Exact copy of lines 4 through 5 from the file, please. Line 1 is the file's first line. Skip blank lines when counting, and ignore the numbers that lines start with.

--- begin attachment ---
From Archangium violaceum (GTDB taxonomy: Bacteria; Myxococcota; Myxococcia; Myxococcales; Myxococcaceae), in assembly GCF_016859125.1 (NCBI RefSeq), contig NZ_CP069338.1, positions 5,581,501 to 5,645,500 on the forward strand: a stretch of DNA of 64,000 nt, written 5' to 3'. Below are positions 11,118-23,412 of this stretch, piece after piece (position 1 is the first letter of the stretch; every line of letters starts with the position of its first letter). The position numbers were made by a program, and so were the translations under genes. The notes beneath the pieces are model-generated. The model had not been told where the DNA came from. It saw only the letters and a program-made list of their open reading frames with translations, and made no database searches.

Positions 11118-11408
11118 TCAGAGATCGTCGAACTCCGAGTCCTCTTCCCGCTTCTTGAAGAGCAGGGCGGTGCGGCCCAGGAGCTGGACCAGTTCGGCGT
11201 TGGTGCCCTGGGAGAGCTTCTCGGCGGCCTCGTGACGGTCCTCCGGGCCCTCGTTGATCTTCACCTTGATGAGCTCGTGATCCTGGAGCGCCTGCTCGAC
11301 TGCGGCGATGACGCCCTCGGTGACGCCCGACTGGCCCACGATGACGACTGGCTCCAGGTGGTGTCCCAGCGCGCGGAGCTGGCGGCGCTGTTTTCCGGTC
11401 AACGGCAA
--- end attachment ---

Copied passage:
11201 TGGTGCCCTGGGAGAGCTTCTCGGCGGCCTCGTGACGGTCCTCCGGGCCCTCGTTGATCTTCACCTTGATGAGCTCGTGATCCTGGAGCGCCTGCTCGAC
11301 TGCGGCGATGACGCCCTCGGTGACGCCCGACTGGCCCACGATGACGACTGGCTCCAGGTGGTGTCCCAGCGCGCGGAGCTGGCGGCGCTGTTTTCCGGTC